The Words of Death: by Shanine L Ahimbisibwe

I went to see him today. I sat on the cold white tiles and ignored the thick stone in my throat as I looked at the words. They looked back at me, cold, unmoved, impersonal. White letters carved in black granite; they tell me nothing. Two buses, twelve hours to see him, and the sum of his life is the five short words that stare aggressively at me. A reminder of all that he was, and wasn’t.

These words make it real; he is not here. His life is five words, elaborate ceramic finishing and a life-sized cross running through the cream and white tiles. He is in the ground, all sixty-two years of him, all six feet. There he is in a brown wooden box, a gift from his colleagues; his friends, the people that ate with him and saw him every day for twenty years. Like all the kings and presidents in history textbooks, like Mansa Musa and Lucky Dube, he does not exist anymore. The quiet, mindful and measured presence is gone from our lives and all that is left is five white words, carved in stone.

I am seated six feet above the box in which he lies, surrounded by his own dead. The last of the rain is falling in drops and I feel gratitude for the anguish it releases and the dirt it washes away. My legs are stretched out in front of me and my left hand mindlessly draws circles on the cream tile as I think of the possibilities had this been 1867 and my ancestors had not traded their talismans for Bibles and rosaries. I would walk into the next diviner’s house and make my petition; just one more time, to see him and say goodbye. As he deserved, not to be rushed off and stolen like he did not belong here, with us. I would see him again, hear his soft and patient voice. She would take one long look at me and say, “He is here.” He would stand at the door unobtrusively, like he lived. A fly on the wall. I would walk closer to him, smelling him and the freshness of imperial leather soap.

The suit was grey, like clouds on a rainy morning. The tie was black, a birthday present. He would look at me and both his eyes and mouth would smile. I would smile too and fall forward. He would make to lift me up and say I have gotten too big for him to carry; I am now a big girl. I would laugh, he would laugh.

But I do not enter a shrine. I sit gingerly on the wet tiles neatly laid on top of him, wishing I could see a ghost. A ghost with small, ambivalent eyes hidden behind gold-rimmed spectacles. I want to see his brown skin that never had a single blemish. His forehead crowded with age and years of excessive worry. That is what he did, he worried about me when I coughed up all my supper, he worried about my sister when her right leg almost fell off after she dropped a kettle of boiling water on it, about my brother when he did not come back home by seven o’clock. I want to tell him that we are okay. He should not worry. We are taking good care of each other as he told us to, because he taught us to.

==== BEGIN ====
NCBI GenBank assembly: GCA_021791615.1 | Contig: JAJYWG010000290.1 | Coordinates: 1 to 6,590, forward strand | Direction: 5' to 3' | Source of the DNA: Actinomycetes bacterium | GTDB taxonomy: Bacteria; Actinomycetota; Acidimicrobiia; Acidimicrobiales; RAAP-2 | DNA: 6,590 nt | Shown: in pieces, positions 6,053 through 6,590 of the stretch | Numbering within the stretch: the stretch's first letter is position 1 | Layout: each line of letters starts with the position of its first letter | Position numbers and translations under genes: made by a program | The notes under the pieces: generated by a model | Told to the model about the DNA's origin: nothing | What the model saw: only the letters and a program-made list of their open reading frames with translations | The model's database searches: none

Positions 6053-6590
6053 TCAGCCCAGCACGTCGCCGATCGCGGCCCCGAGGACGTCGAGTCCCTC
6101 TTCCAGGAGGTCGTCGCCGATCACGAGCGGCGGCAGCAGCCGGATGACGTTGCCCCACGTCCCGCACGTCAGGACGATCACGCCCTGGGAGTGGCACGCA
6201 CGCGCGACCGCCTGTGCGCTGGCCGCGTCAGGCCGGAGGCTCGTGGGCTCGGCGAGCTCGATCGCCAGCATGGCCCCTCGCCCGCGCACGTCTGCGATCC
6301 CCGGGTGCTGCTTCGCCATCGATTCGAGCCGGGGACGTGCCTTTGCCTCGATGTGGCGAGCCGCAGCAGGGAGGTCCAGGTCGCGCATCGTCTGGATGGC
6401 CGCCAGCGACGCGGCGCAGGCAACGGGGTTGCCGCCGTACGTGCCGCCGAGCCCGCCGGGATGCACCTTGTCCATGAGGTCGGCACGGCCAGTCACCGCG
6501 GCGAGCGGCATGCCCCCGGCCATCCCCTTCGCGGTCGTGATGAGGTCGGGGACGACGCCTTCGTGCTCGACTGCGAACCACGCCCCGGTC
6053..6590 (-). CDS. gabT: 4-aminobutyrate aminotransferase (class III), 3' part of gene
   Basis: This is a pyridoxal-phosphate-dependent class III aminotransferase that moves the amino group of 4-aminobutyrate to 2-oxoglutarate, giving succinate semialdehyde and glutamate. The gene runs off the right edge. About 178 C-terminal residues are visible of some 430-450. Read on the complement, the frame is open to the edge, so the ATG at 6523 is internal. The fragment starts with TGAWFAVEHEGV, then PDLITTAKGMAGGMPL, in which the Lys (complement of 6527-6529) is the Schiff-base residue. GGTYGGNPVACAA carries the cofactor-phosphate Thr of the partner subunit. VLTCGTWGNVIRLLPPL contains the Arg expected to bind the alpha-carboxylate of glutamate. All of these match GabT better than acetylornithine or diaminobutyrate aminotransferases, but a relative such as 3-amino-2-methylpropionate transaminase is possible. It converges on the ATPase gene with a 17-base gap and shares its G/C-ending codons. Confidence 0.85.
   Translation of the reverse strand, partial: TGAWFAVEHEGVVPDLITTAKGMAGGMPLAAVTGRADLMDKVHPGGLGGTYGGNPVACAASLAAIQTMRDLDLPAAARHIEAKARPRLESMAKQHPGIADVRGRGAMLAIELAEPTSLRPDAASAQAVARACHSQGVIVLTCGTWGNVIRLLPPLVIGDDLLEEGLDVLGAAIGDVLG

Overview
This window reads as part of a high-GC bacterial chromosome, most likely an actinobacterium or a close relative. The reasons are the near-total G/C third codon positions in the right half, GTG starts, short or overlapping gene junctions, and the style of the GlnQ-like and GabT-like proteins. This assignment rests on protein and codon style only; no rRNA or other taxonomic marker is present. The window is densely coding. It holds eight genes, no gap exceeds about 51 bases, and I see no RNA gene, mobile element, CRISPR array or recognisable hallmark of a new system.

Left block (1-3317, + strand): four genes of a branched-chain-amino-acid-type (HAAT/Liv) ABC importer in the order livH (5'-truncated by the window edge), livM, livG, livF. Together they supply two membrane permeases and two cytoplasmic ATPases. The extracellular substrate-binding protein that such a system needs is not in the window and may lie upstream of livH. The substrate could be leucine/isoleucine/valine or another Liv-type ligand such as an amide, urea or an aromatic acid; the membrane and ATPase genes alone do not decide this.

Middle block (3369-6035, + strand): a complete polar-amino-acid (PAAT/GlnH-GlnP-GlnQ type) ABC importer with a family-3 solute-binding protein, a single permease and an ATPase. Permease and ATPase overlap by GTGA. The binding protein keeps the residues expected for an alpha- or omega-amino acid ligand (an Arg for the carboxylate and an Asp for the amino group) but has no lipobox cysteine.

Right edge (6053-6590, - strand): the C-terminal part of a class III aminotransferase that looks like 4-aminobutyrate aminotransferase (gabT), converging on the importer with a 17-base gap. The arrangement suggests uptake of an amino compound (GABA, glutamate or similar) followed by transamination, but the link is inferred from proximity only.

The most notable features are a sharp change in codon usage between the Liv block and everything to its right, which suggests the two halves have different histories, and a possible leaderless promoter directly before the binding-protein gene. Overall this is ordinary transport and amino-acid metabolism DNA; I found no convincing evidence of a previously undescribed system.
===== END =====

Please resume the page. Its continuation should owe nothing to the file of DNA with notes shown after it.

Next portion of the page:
We have children too now and we always worry about them as well. Some are still babies and some are on the way, some are in school, making friends and doing homework. I want to tell him all about them. About the one who is tiny but fills every room she enters. She makes full sentences now and she loves the outdoors. She straps her shoes on when she sees me and says, “wait for me.” I want to tell him this. About the one who is more observing and quieter, everyone says she took after him. It is only fitting that he knows her. I want to tell him about the boy who took his eyes, his nose and his toes. He recently learnt how to ride a bike and he would have been so happy to play football with him. I want to tell him about banana shoes, does he remember? I want to ask him if he remembers.

“Do you remember I used to do that too? You always placed my slippers on their right side, facing out. Do you remember?”

He would smile, effortlessly, perfect teeth that righted all wrongs. It would be a two-word response. He would say, “yes, yes.” I want to see him standing with the slight hunch of his back, his arms straight at his sides and his eyes looking forward, squinting to read something beyond his vision. I want to tell him all about her, answer his questions. After five years, he must have many. To tell him yes, she is still the beautiful and exuberant woman he knew. Her long, black and luscious hair that he loved so much is still long, black and luscious. Her peanut butter skin still glows in the midday sun and she still has a way of making laughter from any conversation. She still wakes up at dawn to listen to ballads on radio. Her hands cultivate the land still. It would be a pained smile; his mouth would rise on one side and the other would remain a tight line. I would tell him of the maize and cassava and beans and avocado she had me deliver to their grandchildren last weekend after her harvest. I would tell him she still goes to church every Sunday and she buys clothes for her grandchildren every market day.

“She is filling in for you daddy,” I would say.

It is raining now and she is calling my name with more urgency. I am not going to see him today. I am not going to see him ever again. That is what death is, isn’t it? There is finality in a grave, a piece of land, six feet deep that sums up life. All that he was is now contained in a box.

I look at the five little words as I walk away, they don’t mean much if they cannot bring him back. He was Kind and Loving, he was a Husband, a Father and a Friend, but all of that is nothing when he is gone, and has taken all of him too.


Shanine L Ahimbisibwe (@ShanineLA) is a Ugandan Psychologist and writer. She loves people, new places, reading and telling stories.

Related country: Uganda

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